Like children of divorcing parents, markets today are happy that the U.K. and the EU are having a dialogue. At least they're talking. At least they can reach a compromise, is the hope.
Continuing the analogy with divorce, at the end of the day separation is painful for the short term but staying together in a toxic relationship is very harmful for the long term. Perhaps, slowly, investors are beginning to realize this.
For the long term, investors should probably expect stronger efforts from policymakers to reach a sustainable recovery in Europe. As Algebris Investments CEO Davide Serra pointed out: "Europe gets better when it's on its knees; we are on our knees now. They (European politicians) have a Plan B -- the issue is when do they pull the trigger and how."
However, investors should not rush into the markets just yet. Just as I warned before the referendum that the markets were celebrating a Remain vote too early, I feel I have to stress that today is probably not the day to buy U.K. stocks hand over fist, even though the FTSE 100, the DAX and the CAC-40 were all up around 2% in morning trading in Europe.
As for European stocks, investors should keep pen and paper (or laptop, smartphone or tablet) handy and jot down attractive names to consider for a shopping list, but not jump in yet either.
The markets are celebrating the fact that EU leaders are gathering in Brussels on Tuesday for a summit and outgoing U.K. Prime Minister David Cameron will be there. There is hope that things will begin to move towards some form of progress, although Cameron made clear last Friday that Article 50 of the EU Treaty officially kickstarting the withdrawal will only be triggered by his successor.
Already, the battle for leadership in the U.K. Conservative party is underway, with former London mayor and top Brexiteer Boris Johnson and current Home Secretary Theresa May the frontrunners, adding to hopes that things are going ahead. The pound has bounced off its lows, rising around 0.5% against the dollar in morning trade in London.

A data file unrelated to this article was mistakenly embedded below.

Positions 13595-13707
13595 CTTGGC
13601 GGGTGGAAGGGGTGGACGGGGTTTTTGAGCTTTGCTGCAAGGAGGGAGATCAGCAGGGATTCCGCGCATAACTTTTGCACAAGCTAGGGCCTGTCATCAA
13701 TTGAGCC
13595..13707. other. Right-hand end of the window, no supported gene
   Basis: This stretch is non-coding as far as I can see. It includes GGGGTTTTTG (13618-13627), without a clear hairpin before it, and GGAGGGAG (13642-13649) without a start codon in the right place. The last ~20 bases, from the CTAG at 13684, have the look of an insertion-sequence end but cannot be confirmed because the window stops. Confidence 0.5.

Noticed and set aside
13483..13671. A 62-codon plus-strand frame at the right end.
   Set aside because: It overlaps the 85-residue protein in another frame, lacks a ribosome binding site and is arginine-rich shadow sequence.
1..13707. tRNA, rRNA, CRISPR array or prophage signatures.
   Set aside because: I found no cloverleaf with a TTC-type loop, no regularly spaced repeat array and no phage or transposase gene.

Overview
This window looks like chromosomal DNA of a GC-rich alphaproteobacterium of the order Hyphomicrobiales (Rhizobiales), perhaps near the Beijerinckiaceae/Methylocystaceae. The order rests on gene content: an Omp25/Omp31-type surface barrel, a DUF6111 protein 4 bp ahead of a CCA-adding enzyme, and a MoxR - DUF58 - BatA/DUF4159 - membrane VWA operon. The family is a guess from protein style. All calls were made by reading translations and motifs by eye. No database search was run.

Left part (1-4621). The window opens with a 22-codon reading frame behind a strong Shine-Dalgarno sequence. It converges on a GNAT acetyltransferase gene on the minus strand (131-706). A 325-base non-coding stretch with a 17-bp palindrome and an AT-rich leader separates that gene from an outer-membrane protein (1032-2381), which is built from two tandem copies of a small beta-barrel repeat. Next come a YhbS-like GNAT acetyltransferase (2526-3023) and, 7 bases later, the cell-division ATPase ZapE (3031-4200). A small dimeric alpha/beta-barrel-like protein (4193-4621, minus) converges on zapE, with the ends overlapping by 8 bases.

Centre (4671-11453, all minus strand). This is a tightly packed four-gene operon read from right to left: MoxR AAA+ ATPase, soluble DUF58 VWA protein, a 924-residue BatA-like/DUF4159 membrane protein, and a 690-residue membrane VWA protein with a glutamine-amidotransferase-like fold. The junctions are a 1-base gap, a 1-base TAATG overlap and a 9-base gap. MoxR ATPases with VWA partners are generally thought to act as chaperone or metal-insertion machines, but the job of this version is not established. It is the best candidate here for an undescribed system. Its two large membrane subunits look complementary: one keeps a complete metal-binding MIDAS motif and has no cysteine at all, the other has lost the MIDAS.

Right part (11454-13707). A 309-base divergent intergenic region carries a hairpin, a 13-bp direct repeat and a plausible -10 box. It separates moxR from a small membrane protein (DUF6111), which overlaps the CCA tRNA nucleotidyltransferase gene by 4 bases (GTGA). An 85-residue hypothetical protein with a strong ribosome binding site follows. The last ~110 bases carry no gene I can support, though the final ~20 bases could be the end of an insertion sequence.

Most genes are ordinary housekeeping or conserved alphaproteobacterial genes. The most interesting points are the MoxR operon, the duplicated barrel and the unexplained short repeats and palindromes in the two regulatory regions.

But other than that, investors should not expect any more signs of progress. German Chancellor Angela Merkel has already said that no talks, not even informal ones, can begin regarding the U.K.'s deal outside the EU until Britain notifies the bloc that it wants to pull out.
Analysts are optimistic that the EU, and the eurozone especially, will be using the Brexit shock as a positive catalyst.
"The response by eurozone officials may be more QE and bigger budget deficits," according to HSBC's chief European economist, Karen Ward.
This is because the eurozone will probably be hit by an economic slowdown in the U.K., with Ireland, Belgium and the Netherlands the most vulnerable, but also Malta and Cyprus not far behind, as they are the biggest exporters to Britain from the single currency area.
But as portfolio manager and macro strategist at Algebris Investments Alberto Gallo said, investors should be aware we are in an environment of QE infinity, where returns on money-printing are diminishing as "the best of the recovery is behind us and there is less yield."
Gallo cautioned that there is political risk ahead for Europe and the world as well. Spain is again facing a hung parliament as repeat elections at the weekend have not yielded a result much different from the one last December. Then there is the Italian referendum on the Constitution in October, followed by elections in the U.S. in the autumn and in Germany next year.
"Going forward, volatility and tail risk will be more frequent. Benchmark long-only strategies are no longer good for this environment," Gallo added.
Investors should be watching the talks in Brussels today and tomorrow for any signs of what the Plan B is and how it will be implemented, to get ideas about what strategy to follow. In the meanwhile, here are some Real Money articles about the effect of Brexit on U.S. companies and the economy:
- Cramer: There's a Lot Out There That Is Tempting
- U.S. Automakers Feel the Pain of Brexit
- Brexit Shouldn't Rumple U.S. Apparel Makers
- To Avoid Brexit Storm, Pull Into AutoZone
Editor's Note: This article was originally published at 8 a.m. EDT on Real Money on Real Money.